A last look at Bali: the beach at Sanur
During our last day in Bali we bought a couple of magazines and a newspaper. The Jakarta Post went pretty fast, but we’ve both been taking our time going through the issues of The Economist and Newsweek. It had been a while since we’d gotten any papers or even news online. One of the features of the Newsweek is a special section on travel in the Gulf and travel fueled by oil money. We both took our turns reading through the array of articles that covered things from $14,000 hotel rooms (yes, that price is quoted in US dollars, not Indonesian rupiah), luxurious air conditioned Bedouin tents in Oman’s desert, to $800 breakfast buffets, and both of decided that rolling in more money than you know what to do with it doesn’t sound so bad in terms of luxury travel.
The last month in Indonesia was great, but it wasn’t without a lack of the comforts we’ve become accustomed to in other parts of SE Asia. Ever since I dropped our soap holder between the shower stall and bungalow wall at the beginning of the year, we’ve been able to adequately scrub with mini-bars of soap provided by various hotels. In Indonesia though, our supply ran out and we finally had to buy a full-sized bar of soap and dish. Hot water? Only at two of the places we stayed. Until last night, we hadn’t had a hot shower since we left Ubud on the 16th. During our stay on Gili Air we went without true fresh water for a week. Nothing like a salty shower to rinse off that seawater.
I’ve learned to cope. Hot water isn’t necessary when the temperature inside your room doesn’t get below 85F most nights and a $2.50 pedicure is a good solution for feet that have been dusty for way too long. This morning I used the fan in our room to blow dry my bangs that had dried haywire during the night. Luxury is relative. Perhaps the best thing of all, since arriving back in Malaysia, is that we sent out 4 kilos of laundry (that’s just about all our clothes plus two each of sleep sheets and towels) to be washed and dried by machine. Talk about backpacker’s opulence; there’s just something wonderful about wearing a shirt that has shrunk back to its original size after way too many hand washings.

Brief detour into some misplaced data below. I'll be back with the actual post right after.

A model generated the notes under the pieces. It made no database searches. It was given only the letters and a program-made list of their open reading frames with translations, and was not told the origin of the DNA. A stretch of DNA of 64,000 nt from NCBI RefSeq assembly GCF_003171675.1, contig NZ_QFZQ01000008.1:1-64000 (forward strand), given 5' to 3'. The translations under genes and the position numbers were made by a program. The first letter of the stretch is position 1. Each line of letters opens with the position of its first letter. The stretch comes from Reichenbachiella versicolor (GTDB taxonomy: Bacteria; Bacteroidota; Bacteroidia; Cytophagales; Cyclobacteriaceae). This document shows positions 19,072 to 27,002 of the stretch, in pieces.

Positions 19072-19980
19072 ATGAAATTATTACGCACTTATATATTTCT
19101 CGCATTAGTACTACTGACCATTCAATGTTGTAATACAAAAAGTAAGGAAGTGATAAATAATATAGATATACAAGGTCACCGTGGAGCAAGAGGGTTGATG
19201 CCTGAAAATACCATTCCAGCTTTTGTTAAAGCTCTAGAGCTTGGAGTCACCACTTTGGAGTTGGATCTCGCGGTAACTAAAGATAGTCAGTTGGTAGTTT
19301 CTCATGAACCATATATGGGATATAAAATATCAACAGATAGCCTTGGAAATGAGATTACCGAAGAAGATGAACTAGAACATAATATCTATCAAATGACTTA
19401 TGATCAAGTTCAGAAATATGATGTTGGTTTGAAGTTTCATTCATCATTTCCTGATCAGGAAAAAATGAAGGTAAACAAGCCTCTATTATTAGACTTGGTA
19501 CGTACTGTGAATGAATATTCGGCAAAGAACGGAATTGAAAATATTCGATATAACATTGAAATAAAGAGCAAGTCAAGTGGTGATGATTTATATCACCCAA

This morning I got a chance to talk with my grandma on the phone and one of the questions she asked was, “Are you staying in a nice place?” In fact, we are. For a hostel it’s not too bad. The good old Red Dragon (this is our third time staying at this swanky address) is located in the heart of Kuala Lumpur’s China Town in a renovated theater, as you can kind of tell from the sweeping staircase in the lobby and the theatresque walls in the interior. The place has been carefully restored, though sadly without the addition of windows. It continues to be cleaned (daily!), and I even noticed that they have fixed the broken shower holder since our last stay. Also, when our AC didn’t work very well we were given a fan at no extra charge! Finally, the sheets on two of the beds in our room have matching tangerine-colored sheets. Always on the lookout for good design ideas and color schemes to take back home, I asked Matt how he liked the hue of the sheets; he responded (with a fist pump), “Goooooo giants!”